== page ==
Write from the heart

Sometimes life pulls us away from those things we love so we might tend to other pressing matters. This is where I am now in my life. I love writing this blog, but instead of writing a new post, I am re-purposing this from another blog I was proud to be a part of it.

Birth of a Novel continues to offer informative and enjoyable posts for writers by talented author and blogger Sandra Carey Cody and you might want to visit.

To the end, this post is about writing.

After all, my blog “Stories for the Journey” is sub-titled “Reflections on writing, life and the spirit.” So perhaps it’s time to offer some words about the writing process. And even though it’s focused at writers, please be open. You might find something helpful, hopeful or enlightening here as well — as a reader, as a fellow traveler on the journey.

Here is an abbreviated version of “Write from the Heart” as it was published in December 2011, from the Birth of a Novel blog.

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heart you are hereLet me tell you a brief story. Seven years ago I wrote an inspirational essay about my mother. For those many years it languished in a desk drawer. Why? Because it was deeply personal. By sending it out into the world I knew I would be revealing my heart. I would be vulnerable and I risked appearing maudlin, too serious — at worst, foolish.

Still, something within me whispered, “Share it. It might touch others.” At the last minute I sent it into a prestigious writing competition and it placed well among thousands of entries nationwide.

What’s my point in telling you this? I believe as writers we are challenged to “write from the heart.” Terrifying? You bet. But plumbing such depths is also what I believe to be our calling as writers. When we have the courage to be authentic — when we dare visit and share those deep, hidden places with their fears, sorrows and memories — then our writing in some mysterious way also touches a universal chord.

In her book Bird by Bird,  Anne Lamott writes:

“So you must risk placing real emotion at the center of your work. Write straight into the emotional center of things. Write toward vulnerability. Don’t worry about appearing sentimental. Worry about being unavailable, worry about being absent or fraudulent. Risk being unliked. Tell the truth as you understand it. If you’re a writer, you have a moral obligation to do this.”

How do we write from the heart? I have no definitive answers. I do believe, however, we must make room to hear what our hearts are telling us. For some it may be meditation, prayer, gardening or a walk in the woods. Ultimately, it’s allowing ourselves a receptive space where we can get out of our heads and into the sacred place where our own truth resides. And then, we must have the courage to put ourselves on paper for others to see.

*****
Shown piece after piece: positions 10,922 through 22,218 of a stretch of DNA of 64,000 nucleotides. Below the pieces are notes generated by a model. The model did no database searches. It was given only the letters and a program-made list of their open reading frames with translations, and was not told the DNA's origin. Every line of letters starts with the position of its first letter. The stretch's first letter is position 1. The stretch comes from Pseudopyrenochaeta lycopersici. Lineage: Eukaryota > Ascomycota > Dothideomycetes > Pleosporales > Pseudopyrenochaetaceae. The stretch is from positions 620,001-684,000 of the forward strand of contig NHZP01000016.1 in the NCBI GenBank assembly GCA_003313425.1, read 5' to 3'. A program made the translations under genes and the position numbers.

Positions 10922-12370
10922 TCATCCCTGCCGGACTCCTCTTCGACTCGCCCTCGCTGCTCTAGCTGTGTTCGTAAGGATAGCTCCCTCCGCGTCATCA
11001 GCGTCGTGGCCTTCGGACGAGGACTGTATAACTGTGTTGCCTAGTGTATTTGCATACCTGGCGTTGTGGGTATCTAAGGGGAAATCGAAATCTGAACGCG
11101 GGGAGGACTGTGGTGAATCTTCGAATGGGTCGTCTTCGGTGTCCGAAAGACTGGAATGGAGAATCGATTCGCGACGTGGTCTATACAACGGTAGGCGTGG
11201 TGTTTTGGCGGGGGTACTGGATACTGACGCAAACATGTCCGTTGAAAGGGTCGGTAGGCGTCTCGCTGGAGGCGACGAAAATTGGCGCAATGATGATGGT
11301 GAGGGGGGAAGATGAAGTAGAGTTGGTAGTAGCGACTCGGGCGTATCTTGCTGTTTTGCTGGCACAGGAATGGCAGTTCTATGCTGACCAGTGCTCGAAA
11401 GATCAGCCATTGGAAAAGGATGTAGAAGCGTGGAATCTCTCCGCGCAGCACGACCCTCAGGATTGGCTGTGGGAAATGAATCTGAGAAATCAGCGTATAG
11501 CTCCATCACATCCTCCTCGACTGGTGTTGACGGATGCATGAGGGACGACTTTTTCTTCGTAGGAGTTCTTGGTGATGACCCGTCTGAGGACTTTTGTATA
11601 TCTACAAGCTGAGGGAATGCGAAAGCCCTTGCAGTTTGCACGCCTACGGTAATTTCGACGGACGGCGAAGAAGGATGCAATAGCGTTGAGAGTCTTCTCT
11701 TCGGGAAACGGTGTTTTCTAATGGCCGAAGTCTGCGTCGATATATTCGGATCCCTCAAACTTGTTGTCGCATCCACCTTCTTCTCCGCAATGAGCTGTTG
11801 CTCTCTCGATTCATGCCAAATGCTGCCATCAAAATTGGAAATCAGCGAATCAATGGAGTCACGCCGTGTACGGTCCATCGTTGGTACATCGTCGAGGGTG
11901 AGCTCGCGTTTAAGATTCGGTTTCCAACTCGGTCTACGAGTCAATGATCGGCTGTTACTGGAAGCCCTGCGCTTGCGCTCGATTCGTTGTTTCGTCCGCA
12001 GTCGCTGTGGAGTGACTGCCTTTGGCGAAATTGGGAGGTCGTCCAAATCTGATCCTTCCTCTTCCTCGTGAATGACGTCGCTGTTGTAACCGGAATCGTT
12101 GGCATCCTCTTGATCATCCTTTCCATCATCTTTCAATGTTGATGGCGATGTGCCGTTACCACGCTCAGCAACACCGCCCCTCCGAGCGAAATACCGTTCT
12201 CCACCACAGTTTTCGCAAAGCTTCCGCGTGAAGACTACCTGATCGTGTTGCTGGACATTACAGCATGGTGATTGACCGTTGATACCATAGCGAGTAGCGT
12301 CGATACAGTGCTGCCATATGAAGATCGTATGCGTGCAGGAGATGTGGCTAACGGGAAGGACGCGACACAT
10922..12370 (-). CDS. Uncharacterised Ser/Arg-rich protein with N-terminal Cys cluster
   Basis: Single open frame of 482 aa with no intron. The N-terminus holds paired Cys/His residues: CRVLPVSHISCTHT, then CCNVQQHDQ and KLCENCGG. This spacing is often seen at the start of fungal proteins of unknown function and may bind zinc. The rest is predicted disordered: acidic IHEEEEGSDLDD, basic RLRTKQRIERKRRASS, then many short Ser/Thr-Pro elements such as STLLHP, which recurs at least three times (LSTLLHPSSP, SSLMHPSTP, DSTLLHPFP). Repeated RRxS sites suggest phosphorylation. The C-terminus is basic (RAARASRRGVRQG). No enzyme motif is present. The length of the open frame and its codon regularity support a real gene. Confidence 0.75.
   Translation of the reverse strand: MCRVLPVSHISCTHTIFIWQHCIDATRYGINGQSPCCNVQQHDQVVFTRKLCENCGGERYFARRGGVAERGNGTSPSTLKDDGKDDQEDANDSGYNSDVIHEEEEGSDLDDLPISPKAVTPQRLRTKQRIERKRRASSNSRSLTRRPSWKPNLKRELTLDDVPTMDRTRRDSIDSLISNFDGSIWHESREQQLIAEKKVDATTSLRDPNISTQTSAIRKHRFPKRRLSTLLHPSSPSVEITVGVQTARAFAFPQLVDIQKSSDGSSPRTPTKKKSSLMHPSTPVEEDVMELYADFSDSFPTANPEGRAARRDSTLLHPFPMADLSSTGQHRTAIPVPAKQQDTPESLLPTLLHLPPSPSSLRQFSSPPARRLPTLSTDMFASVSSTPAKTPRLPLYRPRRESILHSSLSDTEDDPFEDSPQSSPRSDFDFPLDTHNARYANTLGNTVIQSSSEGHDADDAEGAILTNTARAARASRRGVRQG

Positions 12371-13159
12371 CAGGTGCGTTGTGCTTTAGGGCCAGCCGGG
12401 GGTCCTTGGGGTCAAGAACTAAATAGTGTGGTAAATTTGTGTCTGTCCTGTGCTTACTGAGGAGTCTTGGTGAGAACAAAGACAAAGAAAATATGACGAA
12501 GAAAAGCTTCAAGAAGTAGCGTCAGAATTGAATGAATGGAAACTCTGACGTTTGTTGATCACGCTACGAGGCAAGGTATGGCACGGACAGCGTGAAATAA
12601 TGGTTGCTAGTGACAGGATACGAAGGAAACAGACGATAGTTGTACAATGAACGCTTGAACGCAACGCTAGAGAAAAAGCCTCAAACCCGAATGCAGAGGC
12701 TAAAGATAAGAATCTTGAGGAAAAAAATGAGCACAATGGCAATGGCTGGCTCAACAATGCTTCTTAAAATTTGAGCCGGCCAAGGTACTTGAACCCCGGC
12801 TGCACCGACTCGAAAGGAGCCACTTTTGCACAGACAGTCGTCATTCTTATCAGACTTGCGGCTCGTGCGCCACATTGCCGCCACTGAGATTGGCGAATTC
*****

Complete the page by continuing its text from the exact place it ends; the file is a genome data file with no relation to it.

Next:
It’s a lofty challenge but according to Roger Rosenblatt the only one of worth. In his book Unless It Moves the Human Heart: The Art and Craft of Writing he states:

“Nothing you write will matter unless it moves the human heart … and the heart you must move is corrupt, depraved and desperate for your love … you must write as if your reader needed you desperately, because he does.”

His final words are even more compelling:

“For all its frailty and bitterness, the human heart is worthy of your love. Love it. Have faith in it. Both you and the human heart are full of sorrow. But only one of you can speak for that sorrow and ease its burdens and make it sing — word after word after word.”

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writefromtheheartMy prayer is that this blog continues to move or touch your heart in some way, and that I can speak for our sorrows — and our joys — word after word after word. Thank you!

The circle game

I’m celebrating a birthday soon. A piece of paper from a Texas hospital tells me I was born on August 18, 1949. You do the math. It’s not pretty. I’ve had some thoughts about aging and share them here. Spoiler alert: There is talk of God in this one.

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I have officially been an older person for some time. I still remember the shock of seeing the “senior citizen” discount on the Denny’s menu and the ads on TV for AARP, realizing I was eligible for both.

I felt like I was having an out-of-body experience, sadly a body that isn’t the one I had when I was 40, much less 50.

old people shadowsThose “forgiving” pants that writer Anne Lamott talks about aren’t as forgiving anymore and I ask myself: How did this happen? I exercise and eat right.

But as I get older I find I have to work extra hard at it with less energy. And wasn’t it just the other day I was a gawky beanpole, going to a Beatles concert or a greenhorn working at my first newspaper job, terrified I would fail at this writing thing? Um. Nope. Happened decades ago.